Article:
Welcome to The Roux! Every Friday, new music is released. Though the internet and streaming make it easier than ever to discover something new, the main channels usually rep the same established big names. This leaves equally great records on the sidelines. Each of these artists is talented and accomplished in their own right. With this weekly feature, I do the searching, so you don’t have to, selecting five releases that were discovered while exploring beyond the algorithm.
All releases are linked to the artists’ respective Bandcamp pages.
01. Libera Me Domine
by UNIDENTIFIED BODIES
A slow burner of a noise release, Libera Me Domine is left on simmer which makes for complex concoctions of sound. It’s all relatively easy on the ears except for the twenty-five-minute “Ireul” which closes the release out in epic proportions.
02. Два Момента
by Alexei Orechin
Not so much a full album, but these two Bandcamp exclusive tracks are still a choice offering. A comforting mixture of ambient construction, electronics, and experimental folk. “Ruby Swim” reminds me of Boards of Canada, whereas “Вечер, осень” is a more straightforward guitar folk arrangement.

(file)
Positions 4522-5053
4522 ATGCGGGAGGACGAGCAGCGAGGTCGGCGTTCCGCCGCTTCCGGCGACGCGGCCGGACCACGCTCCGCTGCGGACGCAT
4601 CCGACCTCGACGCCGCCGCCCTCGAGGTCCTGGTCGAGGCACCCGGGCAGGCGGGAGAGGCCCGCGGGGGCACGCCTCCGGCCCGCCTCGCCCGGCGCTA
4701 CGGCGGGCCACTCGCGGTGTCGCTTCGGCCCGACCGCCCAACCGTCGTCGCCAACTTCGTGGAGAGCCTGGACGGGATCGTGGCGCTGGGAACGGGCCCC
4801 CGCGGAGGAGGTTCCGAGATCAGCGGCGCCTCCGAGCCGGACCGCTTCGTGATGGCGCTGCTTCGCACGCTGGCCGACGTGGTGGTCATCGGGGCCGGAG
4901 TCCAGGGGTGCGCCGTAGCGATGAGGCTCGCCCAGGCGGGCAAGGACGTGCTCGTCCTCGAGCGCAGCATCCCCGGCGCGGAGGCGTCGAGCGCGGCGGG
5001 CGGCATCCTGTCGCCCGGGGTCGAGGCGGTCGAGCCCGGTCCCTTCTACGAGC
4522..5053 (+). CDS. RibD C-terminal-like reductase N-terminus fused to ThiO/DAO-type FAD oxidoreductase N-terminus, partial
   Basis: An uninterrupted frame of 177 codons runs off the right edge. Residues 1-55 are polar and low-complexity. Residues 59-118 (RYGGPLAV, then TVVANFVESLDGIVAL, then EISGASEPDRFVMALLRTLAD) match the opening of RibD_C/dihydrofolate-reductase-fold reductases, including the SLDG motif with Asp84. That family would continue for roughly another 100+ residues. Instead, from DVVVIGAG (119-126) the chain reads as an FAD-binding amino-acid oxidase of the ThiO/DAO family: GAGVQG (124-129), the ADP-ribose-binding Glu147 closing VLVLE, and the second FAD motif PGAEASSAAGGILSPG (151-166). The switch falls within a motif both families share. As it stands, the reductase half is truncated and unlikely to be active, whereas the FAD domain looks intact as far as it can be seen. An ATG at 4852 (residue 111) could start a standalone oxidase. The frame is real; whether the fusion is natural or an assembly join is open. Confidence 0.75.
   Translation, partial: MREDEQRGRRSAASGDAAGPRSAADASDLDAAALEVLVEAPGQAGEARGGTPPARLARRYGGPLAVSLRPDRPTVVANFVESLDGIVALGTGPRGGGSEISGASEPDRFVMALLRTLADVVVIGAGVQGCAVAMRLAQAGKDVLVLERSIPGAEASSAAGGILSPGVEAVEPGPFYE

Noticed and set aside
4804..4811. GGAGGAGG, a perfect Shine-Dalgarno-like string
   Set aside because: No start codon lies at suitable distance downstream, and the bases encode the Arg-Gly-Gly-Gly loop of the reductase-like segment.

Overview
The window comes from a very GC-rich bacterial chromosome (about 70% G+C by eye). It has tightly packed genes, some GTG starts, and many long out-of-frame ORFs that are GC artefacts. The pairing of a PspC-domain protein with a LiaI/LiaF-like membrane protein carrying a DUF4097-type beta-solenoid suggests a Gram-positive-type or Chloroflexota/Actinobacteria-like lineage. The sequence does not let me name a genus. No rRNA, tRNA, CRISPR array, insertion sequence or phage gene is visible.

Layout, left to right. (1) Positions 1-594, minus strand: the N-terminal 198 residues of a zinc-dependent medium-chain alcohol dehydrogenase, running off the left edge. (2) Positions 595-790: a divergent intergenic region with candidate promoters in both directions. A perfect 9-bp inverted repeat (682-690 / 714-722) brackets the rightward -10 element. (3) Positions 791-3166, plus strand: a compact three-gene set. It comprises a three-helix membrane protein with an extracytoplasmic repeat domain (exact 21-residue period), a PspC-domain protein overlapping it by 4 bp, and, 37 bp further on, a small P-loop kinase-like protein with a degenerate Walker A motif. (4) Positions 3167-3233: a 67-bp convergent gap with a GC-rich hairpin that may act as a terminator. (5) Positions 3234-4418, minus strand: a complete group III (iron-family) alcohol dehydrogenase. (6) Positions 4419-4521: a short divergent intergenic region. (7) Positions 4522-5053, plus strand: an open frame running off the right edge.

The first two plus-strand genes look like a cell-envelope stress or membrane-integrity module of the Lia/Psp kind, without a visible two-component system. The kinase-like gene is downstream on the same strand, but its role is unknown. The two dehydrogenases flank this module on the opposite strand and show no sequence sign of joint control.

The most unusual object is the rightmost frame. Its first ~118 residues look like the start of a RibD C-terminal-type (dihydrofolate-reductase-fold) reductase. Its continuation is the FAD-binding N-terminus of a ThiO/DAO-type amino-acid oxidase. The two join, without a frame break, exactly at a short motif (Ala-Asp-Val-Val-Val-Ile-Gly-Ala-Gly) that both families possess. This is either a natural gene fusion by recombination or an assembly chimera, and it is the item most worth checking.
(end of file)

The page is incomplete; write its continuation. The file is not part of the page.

by Mona Lisa Overdrive!
Mona Lisa Overdrive! to my ears lies somewhere between a post-punk late 90s garage band and Yoko Kanno’s The Seatbelts. At least the opener, “our lonesome town” gives me Bebop vibes. The remainder of the album is a murky combination of country twang, post-punk guitar, and detached vocals buried deep in the mix. A late-year favorite for sure!
04. DIRAC SEASCAPES
by Candace Newmaker
[Phantom Zone Productions]
This release is almost a callback to those late 90s french DJ mixes, think Hotel Costes, fortunately, it doesn’t contain the cheese that often times bogged down those seemingly endless mixes. Instead, Candace Newmaker pushes Dirac Seascapes in the more abstract territory, so while a track like “Cyberia Fires” contains that chill atmosphere stacked behind a danceable groove, “Seeing Patterns” redirects the record in an artier more nuanced minimalistic direction.
by paperclip crown
There is spastic enthusiasm beneath paperclip crown’s dense layers of noise. At points, it plays like a harsher more abrasive version of Animal Collective as on “so i want you to know.” at other times, the deep strata of noise and ambient texture become the main component or weapon, truly obscuring the senses.